Resilient & Sustainable Communities

From severe storms to smoke-filled skies, climate change is already hurting neighborhoods, farms and businesses across our state. Clean Wisconsin is working with Wisconsin communities to prepare for extreme weather now while reducing climate impact in the future.

Managing Rain Where It Falls

Green infrastructure practices like building bioswales around parking lots and streets to capture polluted storm runoff, using permeable pavers in parking areas, and installing rain gardens, cisterns, rain barrels and green roofs help reduce the risk of flooding and keep our waterways healthy. Clean Wisconsin has been partnering with the Milwaukee Metropolitan Sewerage District since 2014 to scale-up green infrastructure in the Milwaukee region through education, outreach, policy, and on-the-ground installation of green infrastructure including rain barrels and rain gardens.

Sign in a yard that says, "Our yard helps protect Lake Michigan"
Harvesting Kernza in Walworth County, Wis.

Natural Climate Solutions

Reducing emissions alone will not be enough to meet global carbon-reduction goals. We must also remove and store carbon from the atmosphere. Natural climate solutions provide an immediate solution—our own environment has the inherent capability to serve as a massive carbon sink. Practices that store carbon in soils also provide improvements to soil health and fertility, local water quality, and resilience of farmland against the effects of a changing climate.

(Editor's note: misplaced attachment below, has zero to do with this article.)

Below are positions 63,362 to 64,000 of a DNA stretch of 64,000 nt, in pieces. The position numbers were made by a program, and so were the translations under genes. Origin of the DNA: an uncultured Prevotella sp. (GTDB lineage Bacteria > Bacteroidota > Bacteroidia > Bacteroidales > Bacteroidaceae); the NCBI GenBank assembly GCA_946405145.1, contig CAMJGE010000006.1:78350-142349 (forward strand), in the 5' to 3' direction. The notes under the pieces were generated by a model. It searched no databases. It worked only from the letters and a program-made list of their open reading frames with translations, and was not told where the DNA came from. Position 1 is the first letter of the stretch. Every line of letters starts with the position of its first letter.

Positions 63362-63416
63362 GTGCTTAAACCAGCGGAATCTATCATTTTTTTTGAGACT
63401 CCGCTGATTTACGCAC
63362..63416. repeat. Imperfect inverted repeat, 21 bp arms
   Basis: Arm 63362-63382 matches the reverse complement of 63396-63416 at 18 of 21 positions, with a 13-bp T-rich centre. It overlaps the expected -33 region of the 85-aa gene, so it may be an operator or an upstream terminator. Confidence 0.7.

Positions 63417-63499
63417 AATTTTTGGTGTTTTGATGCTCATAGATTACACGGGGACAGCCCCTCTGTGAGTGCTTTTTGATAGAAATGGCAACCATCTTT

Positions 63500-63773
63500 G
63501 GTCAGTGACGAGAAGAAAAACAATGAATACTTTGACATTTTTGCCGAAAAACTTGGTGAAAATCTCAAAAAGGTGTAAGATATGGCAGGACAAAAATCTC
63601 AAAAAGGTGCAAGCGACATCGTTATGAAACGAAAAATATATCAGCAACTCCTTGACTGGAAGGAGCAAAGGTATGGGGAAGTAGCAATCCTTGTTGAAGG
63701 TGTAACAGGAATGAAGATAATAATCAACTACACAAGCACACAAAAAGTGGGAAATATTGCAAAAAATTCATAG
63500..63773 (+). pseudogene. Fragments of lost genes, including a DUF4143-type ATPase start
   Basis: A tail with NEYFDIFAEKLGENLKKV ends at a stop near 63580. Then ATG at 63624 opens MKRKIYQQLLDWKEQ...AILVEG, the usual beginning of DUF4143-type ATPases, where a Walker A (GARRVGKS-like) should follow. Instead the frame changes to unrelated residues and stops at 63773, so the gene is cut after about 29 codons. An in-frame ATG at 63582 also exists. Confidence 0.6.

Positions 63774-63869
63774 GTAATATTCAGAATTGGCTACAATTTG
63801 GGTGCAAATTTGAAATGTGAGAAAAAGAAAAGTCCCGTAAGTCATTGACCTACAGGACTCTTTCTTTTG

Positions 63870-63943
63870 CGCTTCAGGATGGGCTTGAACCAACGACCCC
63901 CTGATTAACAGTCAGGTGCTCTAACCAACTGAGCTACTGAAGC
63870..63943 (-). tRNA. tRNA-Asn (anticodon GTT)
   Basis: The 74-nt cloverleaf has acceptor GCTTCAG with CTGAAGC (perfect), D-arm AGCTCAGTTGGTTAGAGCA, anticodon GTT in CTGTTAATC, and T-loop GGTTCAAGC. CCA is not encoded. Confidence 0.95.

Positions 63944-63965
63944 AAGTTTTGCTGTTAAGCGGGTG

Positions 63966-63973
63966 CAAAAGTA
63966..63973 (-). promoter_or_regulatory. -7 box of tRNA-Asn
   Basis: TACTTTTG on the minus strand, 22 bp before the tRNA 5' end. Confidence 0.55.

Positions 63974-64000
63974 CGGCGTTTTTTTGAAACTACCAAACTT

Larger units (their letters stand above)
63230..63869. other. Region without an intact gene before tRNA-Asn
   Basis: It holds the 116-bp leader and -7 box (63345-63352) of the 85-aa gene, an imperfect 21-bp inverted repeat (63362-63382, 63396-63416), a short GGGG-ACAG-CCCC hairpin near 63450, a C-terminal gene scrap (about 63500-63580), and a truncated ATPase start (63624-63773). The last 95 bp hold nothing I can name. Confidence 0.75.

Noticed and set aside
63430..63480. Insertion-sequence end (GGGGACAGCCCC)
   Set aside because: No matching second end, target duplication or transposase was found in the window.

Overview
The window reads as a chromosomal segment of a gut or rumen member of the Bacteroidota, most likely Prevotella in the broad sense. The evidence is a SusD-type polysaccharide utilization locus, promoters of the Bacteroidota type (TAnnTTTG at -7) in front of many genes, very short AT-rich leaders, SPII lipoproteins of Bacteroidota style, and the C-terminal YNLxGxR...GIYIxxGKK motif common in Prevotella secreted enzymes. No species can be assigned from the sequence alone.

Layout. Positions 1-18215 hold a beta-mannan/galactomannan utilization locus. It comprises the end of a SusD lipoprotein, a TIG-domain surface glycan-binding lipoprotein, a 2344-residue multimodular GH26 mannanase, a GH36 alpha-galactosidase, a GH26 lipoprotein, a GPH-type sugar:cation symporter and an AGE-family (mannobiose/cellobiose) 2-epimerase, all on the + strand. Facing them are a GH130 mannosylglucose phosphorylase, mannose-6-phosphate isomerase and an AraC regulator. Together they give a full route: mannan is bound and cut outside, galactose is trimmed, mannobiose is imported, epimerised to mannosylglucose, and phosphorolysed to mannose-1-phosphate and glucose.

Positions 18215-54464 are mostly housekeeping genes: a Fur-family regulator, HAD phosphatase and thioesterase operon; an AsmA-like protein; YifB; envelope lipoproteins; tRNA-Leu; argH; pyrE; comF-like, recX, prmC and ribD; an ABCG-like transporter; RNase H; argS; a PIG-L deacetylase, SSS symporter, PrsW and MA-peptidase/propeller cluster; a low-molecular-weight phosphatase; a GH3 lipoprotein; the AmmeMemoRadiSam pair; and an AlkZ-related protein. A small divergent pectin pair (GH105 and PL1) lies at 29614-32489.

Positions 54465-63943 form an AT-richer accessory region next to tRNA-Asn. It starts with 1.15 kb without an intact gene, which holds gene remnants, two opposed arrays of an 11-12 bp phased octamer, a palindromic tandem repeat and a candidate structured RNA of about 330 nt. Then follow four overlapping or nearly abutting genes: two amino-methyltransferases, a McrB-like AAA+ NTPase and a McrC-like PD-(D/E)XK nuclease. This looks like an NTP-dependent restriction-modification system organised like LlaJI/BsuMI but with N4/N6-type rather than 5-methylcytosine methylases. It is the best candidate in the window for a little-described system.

Natural Climate Solutions are land management, protection and restoration practices that hold carbon and other nutrients in the soil while removing greenhouse gases from the atmosphere.


Going Electric

Now is the time to replace fossil fuels like methane “natural” gas, propane, heating oil and gasoline with clean energy like wind and solar. To do that, Wisconsin must transition to electricity for virtually all of our energy needs and expand transmission infrastructure to carry wind and solar energy where it’s needed. Clean Wisconsin is working toward a future where our communities have easy access to electric vehicle charging stations and enjoy efficient, all-electric buildings and homes.  Known as Beneficial Electrification, this approach no longer treats heating, power, and transportation as separate energy sectors. It achieves an economy-wide shift to electricity in a way that will lower costs for consumers over time, supports local renewable energy development, and greatly reduces carbon emissions and air pollution.

Engineer standing in solar power station looking sunrise